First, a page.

May 25, 2019

U.S. to ratchet up pressure on Cuba through the Libertad Act

By Guido Lanfranchi.

Since May 2nd, the United States’ administration will not suspend Title III of the Libertad Act, a historic policy reversal that will step up the U.S. pressure campaign on Cuba. The move comes as a condemnation of Cuba’s domestic political situation, as well as the island’s support for the governments of Venezuela and Nicaragua.

The Libertad Act (also known as Helms-Burton Act) was passed by Congress in 1996 to strengthen the pressure applied by the United States on Cuba after the Communist Revolution of 1959. In one of its crucial passages, known as Title III, the Act allowed U.S. nationals with a claim to confiscated property in Cuba the right to file lawsuits against people or companies trafficking in that property. While for the last twenty-two years successive administrations decided to suspend these rights, things are set to change now, as the Trump administration will not suspend Title III starting from May 2nd, 2019. 

The twenty-two years long suspension – a Senior State Department official clarified – had always been aimed at fostering Cuba’s transition towards democracy. However – the official regretted – such transition has never materialized. To the contrary, the U.S. administration accuses the Cuban government of tightening its control on the country’s politics, committing human rights violations, as well as negatively influencing countries across the region, such as in the cases of Venezuela and Nicaragua, where Cuba has historically supported governments unfriendly to the United States.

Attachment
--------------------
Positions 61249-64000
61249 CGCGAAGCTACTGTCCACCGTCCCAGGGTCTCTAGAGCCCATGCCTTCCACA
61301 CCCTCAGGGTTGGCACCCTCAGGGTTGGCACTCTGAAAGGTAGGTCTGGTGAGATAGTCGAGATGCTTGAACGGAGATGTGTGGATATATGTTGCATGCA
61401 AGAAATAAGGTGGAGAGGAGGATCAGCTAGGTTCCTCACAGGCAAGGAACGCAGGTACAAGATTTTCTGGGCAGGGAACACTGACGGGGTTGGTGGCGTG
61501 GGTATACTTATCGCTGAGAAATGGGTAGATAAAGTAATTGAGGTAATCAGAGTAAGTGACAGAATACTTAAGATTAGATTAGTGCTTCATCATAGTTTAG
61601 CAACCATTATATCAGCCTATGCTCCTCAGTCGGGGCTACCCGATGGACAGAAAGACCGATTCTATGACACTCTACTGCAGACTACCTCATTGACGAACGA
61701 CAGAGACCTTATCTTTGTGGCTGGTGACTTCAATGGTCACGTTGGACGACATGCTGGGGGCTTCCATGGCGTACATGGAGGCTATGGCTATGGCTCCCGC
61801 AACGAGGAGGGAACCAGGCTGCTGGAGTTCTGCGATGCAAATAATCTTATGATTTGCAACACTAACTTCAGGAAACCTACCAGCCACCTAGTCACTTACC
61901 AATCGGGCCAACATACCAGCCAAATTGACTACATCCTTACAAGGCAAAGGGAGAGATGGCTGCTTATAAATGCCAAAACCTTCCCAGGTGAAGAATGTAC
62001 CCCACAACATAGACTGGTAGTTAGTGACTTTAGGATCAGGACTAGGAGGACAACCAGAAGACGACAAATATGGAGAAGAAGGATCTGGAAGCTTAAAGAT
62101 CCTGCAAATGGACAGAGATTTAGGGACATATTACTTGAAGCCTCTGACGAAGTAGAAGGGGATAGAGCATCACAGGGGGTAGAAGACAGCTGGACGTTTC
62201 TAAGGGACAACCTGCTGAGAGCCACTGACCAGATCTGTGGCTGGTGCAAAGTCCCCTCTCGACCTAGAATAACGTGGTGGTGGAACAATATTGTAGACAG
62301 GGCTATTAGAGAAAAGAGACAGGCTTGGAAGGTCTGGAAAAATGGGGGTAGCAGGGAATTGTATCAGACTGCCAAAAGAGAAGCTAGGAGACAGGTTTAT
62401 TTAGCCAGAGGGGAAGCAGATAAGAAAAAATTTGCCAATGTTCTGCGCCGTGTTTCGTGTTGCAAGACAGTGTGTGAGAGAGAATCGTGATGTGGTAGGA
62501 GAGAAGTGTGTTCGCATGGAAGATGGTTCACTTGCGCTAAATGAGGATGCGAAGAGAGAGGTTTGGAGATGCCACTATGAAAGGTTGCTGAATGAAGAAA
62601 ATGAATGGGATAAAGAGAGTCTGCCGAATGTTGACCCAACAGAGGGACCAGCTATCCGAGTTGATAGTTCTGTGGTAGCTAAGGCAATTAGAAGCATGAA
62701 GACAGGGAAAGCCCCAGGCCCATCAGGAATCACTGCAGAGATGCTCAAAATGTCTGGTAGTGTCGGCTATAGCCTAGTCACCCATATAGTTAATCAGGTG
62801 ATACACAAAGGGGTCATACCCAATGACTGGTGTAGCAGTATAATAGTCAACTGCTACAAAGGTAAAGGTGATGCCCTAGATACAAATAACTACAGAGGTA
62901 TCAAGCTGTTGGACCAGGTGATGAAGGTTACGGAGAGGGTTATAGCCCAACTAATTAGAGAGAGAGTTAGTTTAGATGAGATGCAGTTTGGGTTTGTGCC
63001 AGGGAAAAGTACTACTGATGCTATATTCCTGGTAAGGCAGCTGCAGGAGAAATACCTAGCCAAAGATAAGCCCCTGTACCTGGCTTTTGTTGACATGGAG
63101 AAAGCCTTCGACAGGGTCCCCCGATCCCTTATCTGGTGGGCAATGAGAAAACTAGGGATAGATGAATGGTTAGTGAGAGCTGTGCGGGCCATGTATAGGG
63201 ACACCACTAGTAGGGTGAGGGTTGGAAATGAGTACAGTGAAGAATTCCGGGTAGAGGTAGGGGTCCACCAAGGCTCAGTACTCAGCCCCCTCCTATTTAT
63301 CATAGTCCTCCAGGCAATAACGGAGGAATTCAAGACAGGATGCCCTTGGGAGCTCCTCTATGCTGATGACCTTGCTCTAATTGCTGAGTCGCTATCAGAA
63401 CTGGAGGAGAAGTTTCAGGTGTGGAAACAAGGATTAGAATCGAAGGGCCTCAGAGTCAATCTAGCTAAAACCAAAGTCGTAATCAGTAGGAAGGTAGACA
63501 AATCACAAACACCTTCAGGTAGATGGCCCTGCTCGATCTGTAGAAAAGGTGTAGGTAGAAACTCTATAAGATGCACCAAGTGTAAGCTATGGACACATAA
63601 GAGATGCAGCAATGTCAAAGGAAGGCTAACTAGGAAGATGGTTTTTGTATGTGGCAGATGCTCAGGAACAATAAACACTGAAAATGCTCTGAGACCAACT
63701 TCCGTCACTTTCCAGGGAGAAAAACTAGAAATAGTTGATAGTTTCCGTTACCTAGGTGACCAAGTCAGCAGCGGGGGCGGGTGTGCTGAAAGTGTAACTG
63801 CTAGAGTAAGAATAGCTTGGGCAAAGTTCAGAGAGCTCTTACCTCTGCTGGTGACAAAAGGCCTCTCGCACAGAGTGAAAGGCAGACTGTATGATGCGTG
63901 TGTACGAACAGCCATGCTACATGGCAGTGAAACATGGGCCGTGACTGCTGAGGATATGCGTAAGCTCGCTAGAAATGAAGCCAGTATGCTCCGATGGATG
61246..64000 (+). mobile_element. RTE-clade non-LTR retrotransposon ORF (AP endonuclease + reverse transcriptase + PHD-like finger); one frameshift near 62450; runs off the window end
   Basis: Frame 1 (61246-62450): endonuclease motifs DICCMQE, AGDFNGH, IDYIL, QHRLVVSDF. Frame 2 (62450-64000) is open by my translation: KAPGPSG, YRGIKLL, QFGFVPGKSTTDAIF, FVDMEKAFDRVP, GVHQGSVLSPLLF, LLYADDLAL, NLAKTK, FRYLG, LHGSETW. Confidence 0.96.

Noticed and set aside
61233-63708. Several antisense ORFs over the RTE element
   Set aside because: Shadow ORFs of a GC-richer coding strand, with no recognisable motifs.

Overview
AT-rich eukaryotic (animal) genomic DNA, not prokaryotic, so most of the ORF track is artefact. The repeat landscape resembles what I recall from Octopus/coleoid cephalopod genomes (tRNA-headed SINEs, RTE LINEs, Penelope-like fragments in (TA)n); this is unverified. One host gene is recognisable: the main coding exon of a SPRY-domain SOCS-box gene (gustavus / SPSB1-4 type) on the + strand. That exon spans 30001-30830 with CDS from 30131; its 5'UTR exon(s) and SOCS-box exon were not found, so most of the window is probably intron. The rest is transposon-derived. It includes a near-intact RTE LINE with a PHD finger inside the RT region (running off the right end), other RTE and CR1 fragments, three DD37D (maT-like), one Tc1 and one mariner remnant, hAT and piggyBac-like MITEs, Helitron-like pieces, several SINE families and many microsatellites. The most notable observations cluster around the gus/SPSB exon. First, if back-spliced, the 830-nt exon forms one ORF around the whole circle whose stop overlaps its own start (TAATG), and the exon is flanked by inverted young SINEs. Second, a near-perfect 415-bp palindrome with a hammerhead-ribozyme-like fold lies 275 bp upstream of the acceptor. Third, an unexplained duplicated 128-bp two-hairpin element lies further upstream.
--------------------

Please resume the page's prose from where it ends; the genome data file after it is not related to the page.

In response to this behavior, the United States administration has vowed to step up its pressure on the Cuban government, while pledging support to the Cuban people – the Senior official clarified, underlining the importance of the decision on Title III in this regard. According to State Department estimates, the move might impact as many as 200,000 certified and uncertified claims, involving large amounts of money, allegedly up to tens of billions of dollars. Moreover – the Senior official clarified – no exemptions at all will be allowed under Title III. 

This move has raised a number of issues for the United States, namely concerning its relations with the European Union. The EU has significant relations with Cuba, and EU policy-makers have made clear that they stand ready to file a case against the US at the World Trade Organization to challenge the U.S. decision. The U.S. State Department tried to downplay the disagreement, noting that the U.S. and the EU broadly agree on the promotion of democracy in Cuba, albeit allowing that “there are some disagreement on the tactics to get there”.

Regardless of all controversies, the U.S. seems ready to step up its pressure on Cuba, and the standoff between the two nations seems set to continue in the next future. 

Comments are closed.